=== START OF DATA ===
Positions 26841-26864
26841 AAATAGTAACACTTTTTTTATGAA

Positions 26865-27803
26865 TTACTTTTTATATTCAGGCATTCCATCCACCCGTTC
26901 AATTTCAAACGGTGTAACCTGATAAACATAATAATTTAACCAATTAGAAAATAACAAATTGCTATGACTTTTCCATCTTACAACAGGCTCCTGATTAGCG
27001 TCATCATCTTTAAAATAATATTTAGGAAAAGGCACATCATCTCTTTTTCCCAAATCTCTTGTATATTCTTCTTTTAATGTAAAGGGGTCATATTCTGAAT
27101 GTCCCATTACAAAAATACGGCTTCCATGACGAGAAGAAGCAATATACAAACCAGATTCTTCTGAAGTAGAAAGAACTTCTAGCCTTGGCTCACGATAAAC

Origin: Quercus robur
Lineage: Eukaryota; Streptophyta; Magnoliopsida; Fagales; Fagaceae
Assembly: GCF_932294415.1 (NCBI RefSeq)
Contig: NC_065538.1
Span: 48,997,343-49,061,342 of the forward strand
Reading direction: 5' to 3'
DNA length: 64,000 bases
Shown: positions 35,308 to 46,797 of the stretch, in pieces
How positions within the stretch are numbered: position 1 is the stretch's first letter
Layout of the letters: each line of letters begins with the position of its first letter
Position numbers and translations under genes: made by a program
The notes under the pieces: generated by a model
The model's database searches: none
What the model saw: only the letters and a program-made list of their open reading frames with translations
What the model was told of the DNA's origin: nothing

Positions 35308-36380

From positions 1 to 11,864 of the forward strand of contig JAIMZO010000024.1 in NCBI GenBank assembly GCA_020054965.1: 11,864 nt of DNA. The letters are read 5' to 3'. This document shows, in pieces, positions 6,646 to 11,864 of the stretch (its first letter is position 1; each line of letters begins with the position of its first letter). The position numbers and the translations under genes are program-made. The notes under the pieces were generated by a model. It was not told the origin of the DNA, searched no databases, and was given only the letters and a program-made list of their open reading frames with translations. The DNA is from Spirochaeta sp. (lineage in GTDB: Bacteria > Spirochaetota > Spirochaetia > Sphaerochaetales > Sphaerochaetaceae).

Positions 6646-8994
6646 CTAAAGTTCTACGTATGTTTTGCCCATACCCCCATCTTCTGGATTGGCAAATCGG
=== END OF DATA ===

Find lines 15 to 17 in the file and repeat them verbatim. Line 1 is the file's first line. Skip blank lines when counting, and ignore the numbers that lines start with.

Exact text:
Shown: positions 35,308 to 46,797 of the stretch, in pieces
How positions within the stretch are numbered: position 1 is the stretch's first letter
Layout of the letters: each line of letters begins with the position of its first letter